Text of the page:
News
News
11/23/2005
03:40 PM
Connect Directly
RSS
E-Mail
50%
50%

Catering To Online Shoppers

This year online retailers are paying more attention to people browsing at search engines.

After the turkey and the pumpkin pie, let the shopping begin.

'Tis the season for Christmas shopping, and this year online retailers are paying more attention to people browsing at search engines. They're also spending more in the bidding war for the top spots in the "sponsored links" that appear above and to the right of the unpaid search results, paying a fee for each click by a potential new customer.

"This year people have gotten really serious about search," says Fredrick Marckini, chief executive and founder of iProspect, which helps retailers like Circuit City, Sharp Electronics, Columbia House and Lids.com manage pay-per-click advertising campaigns, as well as improve their rankings in unpaid search results.

The company, based in Watertown, Mass., has some retail clients spending hundreds of thousands of dollars per month on search engine marketing during the holiday season. That was the case last year, too, but only for a smaller group of merchants. "Paid search is the fastest growing segment of our business," Marckini says.

That's true for other search engine-marketing firms as well. Their customers are spending more this holiday season, and with a year or two of experience under their belts, they have more refined tools to determine how much to spend, and where.

Overall, 7 out of 10 retailers plan to spend more on paid listings on search engines during the holiday season, according to results of a study by Shop.org, an industry trade group of online retailers. The group found that the average retailer spent $877,000 on search engine marketing in 2004, more than twice as much as the average of $399,000 for the previous year. During that time, the spending jumped from 10 percent of total online marketing budgets to 19 percent.

"Online retailers love measurable marketing tactics, and search engine marketing is highly measurable and it's effective. The return on investment is very strong," says Scott Silverman, Shop.org's executive director.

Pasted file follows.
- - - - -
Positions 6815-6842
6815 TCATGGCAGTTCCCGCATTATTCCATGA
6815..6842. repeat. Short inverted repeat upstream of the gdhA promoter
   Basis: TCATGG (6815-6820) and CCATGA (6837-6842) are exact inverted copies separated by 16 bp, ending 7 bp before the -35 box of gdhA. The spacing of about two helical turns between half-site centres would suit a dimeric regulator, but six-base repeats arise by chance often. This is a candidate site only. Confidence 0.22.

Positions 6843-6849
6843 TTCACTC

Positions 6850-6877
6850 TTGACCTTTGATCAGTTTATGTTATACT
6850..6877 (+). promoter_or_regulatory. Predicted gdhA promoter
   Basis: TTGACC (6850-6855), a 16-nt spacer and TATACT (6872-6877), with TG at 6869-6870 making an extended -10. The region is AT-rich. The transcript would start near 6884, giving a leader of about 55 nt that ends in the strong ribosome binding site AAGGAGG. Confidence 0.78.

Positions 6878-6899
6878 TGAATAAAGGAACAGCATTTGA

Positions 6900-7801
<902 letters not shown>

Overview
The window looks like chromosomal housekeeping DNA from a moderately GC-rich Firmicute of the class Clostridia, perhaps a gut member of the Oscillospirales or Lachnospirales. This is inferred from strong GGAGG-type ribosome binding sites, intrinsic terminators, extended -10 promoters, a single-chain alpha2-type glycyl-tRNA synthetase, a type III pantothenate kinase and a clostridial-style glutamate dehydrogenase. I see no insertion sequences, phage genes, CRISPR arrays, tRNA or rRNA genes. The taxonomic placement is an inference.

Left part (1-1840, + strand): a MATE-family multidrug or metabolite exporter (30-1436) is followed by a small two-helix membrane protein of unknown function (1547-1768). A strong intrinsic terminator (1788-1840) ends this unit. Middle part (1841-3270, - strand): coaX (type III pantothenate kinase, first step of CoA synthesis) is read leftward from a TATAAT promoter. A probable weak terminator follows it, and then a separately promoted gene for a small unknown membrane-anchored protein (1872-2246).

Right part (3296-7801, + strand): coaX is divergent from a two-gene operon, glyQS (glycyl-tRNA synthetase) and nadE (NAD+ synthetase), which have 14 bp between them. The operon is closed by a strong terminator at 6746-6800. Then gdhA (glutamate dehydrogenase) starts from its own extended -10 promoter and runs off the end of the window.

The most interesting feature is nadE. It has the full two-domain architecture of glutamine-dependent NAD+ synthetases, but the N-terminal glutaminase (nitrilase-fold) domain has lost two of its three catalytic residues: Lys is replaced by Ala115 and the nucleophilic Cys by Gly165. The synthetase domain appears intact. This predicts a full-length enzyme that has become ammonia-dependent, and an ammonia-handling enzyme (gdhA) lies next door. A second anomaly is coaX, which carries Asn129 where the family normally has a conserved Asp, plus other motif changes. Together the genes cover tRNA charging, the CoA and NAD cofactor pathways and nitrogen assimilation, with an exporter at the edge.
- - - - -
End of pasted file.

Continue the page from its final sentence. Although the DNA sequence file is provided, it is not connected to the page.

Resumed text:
Previous
1 of 3
Next
Comment  | 
Print  | 
More Insights
Comments
Newest First  |  Oldest First  |  Threaded View
solokin
50%
50%
solokin,
User Rank: Apprentice
5/15/2012 | 10:14:12 AM
re: Catering To Online Shoppers
Good Article.
The Business of Going Digital
The Business of Going Digital
Digital business isn't about changing code; it's about changing what legacy sales, distribution, customer service, and product groups do in the new digital age. It's about bringing big data analytics, mobile, social, marketing automation, cloud computing, and the app economy together to launch new products and services. We're seeing new titles in this digital revolution, new responsibilities, new business models, and major shifts in technology spending.
Register for InformationWeek Newsletters
White Papers
Current Issue
InformationWeek Tech Digest - July10, 2014
When selecting servers to support analytics, consider data center capacity, storage, and computational intensity.
Flash Poll
Video
Slideshows
Twitter Feed
InformationWeek Radio
Archived InformationWeek Radio
Join InformationWeek’s Lorna Garey and Mike Healey, president of Yeoman Technology Group, an engineering and research firm focused on maximizing technology investments, to discuss the right way to go digital.
Live Streaming Video
Everything You've Been Told About Mobility Is Wrong
Attend this video symposium with Sean Wisdom, Global Director of Mobility Solutions, and learn about how you can harness powerful new products to mobilize your business potential.